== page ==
By early 1969 country rock tipped its laid-back cowboy hat as the first records by The Flying Burrito Bothers and Poco were released. All of a sudden every wannabe-hippie had to "get back to the country." (At that juncture Dave Blackburn asked very cogently, "If we all get back to the country and there’s no electricity, where are we supposed to plug in our amplifiers?") Thankfully, for us in the Midwest, The MC5 and The Stooges soon roared outta Detroit to save us from that cocaine cowboy fate. Confessional singer-songwriters like James Taylor, Joni Mitchell, and Crosby, Stills & Nash eased into our hearts & minds, trying to heal some of those end-of-the-60’s blues. (Whenever my peers or, more problematically,whenever younger kids that I run into at gigs get all dewy-eyed about the peace & love 60’s I feel compelled to remind them: John F. Kennedy, assassinated; Bobby Kennedy, assassinated; Martin Luther King, assassinated; Malcolm X, assassinated; all the men & women, black & white alike, killed during the civil-rights movement; 50,000 dead soldiers in Vietnam.) Heavy metal music stormed in from England with bands like Black Sabbath providing the dirge soundtrack to all that mayhem. Woodstock wafted into our conciousness in August 1969 and by December 1969 all of us became witnesses at Altamont. You could go from light to dark just that fast in the 60’s.
All of that rock & roll history took place from 1964 to 1969. The Beatles evolved from A Hard Day’s Night to Sgt. Pepper’s in THREE YEAR’S TIME. (Plus they recorded and released their two best records ever; Rubber Soul and Revolver, as well as some stand-alone singles, in between.) By three years after Sgt. Peppers they had put out Magical Mystery Tour, the double-record set White Album, Abbey Road and Let It Be. Nowadays everybody from major pop and rap stars down to your average piddly little jagoff "alternative" band routinely takes three years between albums.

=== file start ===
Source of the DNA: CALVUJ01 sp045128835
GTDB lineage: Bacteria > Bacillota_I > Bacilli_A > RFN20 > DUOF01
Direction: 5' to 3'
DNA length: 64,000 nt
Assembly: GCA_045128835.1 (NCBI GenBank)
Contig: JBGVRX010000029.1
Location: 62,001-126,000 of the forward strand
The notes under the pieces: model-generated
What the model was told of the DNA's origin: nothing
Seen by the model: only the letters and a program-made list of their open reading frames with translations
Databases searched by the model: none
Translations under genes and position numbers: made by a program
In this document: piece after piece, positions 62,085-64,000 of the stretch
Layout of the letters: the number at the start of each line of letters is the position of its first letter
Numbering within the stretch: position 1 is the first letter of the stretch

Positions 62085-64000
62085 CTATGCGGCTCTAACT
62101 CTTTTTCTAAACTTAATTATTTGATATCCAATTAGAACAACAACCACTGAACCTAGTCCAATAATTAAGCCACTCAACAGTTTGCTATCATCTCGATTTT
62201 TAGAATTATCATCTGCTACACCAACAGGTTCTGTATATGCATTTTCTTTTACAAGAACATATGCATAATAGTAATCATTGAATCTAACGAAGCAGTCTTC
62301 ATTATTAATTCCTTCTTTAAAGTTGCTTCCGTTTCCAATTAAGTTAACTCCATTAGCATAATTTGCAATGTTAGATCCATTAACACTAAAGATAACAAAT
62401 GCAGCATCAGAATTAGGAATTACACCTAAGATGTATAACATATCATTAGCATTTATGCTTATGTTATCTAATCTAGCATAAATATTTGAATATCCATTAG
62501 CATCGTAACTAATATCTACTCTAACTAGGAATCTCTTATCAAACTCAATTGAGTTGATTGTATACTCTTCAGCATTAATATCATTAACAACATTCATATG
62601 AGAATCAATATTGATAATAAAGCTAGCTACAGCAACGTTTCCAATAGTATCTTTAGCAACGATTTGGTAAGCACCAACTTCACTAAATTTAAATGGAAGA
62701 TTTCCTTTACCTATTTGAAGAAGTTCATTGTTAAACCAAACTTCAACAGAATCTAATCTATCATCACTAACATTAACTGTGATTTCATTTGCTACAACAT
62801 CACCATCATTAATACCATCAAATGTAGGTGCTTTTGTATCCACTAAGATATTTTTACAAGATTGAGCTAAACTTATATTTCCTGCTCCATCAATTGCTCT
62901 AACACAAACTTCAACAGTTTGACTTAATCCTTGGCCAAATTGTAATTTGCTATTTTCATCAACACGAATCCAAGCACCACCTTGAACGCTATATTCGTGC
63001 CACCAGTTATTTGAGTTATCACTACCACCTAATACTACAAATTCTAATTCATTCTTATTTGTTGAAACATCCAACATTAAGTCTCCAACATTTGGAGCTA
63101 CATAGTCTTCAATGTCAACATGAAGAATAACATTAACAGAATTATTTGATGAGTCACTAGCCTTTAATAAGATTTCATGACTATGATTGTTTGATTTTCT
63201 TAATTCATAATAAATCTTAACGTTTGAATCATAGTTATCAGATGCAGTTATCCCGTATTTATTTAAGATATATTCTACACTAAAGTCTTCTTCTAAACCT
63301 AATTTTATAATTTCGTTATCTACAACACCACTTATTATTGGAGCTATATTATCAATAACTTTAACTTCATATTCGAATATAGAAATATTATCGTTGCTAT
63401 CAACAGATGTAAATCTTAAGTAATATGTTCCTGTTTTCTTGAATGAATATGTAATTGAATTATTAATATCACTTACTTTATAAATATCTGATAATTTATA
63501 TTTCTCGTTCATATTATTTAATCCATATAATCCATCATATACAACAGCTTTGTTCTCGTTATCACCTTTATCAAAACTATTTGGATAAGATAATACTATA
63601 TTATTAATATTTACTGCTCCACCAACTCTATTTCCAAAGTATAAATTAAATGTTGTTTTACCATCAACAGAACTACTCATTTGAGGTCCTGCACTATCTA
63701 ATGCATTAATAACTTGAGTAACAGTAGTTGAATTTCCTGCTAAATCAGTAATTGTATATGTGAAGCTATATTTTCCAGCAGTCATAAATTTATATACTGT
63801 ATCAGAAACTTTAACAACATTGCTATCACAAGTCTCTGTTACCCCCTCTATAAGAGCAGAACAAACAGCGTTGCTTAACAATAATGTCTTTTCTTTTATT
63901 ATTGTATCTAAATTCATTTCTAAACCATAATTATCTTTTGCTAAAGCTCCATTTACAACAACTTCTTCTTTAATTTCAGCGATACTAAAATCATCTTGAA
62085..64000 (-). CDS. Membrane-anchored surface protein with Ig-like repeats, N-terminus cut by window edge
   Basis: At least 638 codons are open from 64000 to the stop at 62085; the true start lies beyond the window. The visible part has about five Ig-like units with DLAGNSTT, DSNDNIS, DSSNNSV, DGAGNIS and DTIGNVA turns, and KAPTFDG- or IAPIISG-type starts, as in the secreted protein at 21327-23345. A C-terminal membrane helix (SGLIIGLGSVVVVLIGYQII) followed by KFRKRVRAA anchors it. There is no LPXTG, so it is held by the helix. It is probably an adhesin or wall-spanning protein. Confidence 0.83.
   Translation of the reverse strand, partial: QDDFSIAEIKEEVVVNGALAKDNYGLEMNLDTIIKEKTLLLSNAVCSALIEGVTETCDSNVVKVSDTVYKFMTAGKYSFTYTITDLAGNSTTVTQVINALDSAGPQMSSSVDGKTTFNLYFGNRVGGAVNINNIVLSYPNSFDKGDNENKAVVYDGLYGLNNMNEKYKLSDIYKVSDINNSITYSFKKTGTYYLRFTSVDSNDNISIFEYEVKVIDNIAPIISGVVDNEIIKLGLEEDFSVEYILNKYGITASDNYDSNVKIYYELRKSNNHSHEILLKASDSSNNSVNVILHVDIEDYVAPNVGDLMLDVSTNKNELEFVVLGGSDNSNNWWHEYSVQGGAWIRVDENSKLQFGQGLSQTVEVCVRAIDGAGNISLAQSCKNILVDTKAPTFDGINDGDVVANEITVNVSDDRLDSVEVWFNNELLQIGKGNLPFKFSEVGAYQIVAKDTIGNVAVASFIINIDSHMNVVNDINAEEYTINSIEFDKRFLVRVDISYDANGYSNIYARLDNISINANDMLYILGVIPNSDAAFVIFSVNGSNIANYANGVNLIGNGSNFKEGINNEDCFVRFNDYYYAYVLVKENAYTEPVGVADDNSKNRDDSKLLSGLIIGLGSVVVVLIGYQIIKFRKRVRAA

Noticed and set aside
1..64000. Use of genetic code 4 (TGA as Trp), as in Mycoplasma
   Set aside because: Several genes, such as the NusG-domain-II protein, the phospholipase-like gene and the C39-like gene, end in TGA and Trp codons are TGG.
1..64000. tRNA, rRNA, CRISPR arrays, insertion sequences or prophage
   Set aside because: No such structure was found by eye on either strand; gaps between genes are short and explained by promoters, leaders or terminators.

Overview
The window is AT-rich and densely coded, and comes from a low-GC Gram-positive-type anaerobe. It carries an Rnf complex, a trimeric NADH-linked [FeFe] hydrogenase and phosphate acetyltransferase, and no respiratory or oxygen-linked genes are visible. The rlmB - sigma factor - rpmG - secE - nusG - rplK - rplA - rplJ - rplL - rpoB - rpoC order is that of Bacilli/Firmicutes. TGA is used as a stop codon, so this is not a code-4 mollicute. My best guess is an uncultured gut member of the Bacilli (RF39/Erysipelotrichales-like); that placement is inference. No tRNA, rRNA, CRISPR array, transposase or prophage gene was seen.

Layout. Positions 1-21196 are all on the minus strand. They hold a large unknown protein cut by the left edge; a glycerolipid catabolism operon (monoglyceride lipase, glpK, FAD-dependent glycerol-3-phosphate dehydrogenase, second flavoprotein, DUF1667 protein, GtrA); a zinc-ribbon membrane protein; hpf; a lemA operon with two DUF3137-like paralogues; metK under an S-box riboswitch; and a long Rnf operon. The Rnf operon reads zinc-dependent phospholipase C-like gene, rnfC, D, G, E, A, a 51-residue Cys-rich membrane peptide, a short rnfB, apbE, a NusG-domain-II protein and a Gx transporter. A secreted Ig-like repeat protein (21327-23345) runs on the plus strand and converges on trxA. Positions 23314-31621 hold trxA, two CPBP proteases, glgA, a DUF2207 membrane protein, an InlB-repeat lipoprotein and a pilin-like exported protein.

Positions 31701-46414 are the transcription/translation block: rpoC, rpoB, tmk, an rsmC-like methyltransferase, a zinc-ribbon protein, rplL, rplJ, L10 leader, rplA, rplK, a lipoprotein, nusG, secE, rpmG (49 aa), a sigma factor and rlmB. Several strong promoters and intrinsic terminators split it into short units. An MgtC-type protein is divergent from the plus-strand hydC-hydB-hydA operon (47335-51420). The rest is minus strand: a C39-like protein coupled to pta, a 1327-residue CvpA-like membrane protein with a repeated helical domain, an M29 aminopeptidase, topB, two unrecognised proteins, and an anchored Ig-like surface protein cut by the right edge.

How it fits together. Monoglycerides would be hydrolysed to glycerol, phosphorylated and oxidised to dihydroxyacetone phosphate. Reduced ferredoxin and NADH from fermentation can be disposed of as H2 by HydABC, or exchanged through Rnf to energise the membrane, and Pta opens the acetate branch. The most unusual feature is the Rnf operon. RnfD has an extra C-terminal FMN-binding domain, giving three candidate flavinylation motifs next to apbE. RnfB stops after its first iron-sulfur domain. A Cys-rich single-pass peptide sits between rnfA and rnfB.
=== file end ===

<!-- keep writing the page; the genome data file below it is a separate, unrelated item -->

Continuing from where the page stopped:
It was the 1960’s. You shoulda been there.
© 2012 Ricki C.
The Move on English T.V. in 1967. The Move were kind of a junior-league Who in 1967. (They smashed up televisions and sometimes cars onstage instead of their gear.) They were one of those English bands that just never quite crossed over to America. (But you know Rick Nielsen of Cheap Trick had to have loved them.) When bass player Trevor Burton succumbed to LSD mania (how come those limey lads like him and Syd Barrett couldn’t handle their acid?) he was replaced by Jeff Lynne. Lynne later booted founder, lead guitarist & main songwriter Roy Wood out of his own band and went on to front the terminally lame Electric Light Orchestra, who enjoyed enormous success in 1970’s America with their disco-besotted pop-crossover drivel. (He atoned for some of that with The Traveling Wilburys, though.)
ps. I fully realize it's kinda blonde on blonde for me to hype a blog hyping my blog, but Colin Gawel of Watershed and The Lonely Bones has a great piece plugging Growing Old With Rock & Roll on his website, www.colingawel.com. It's great, you should check it out.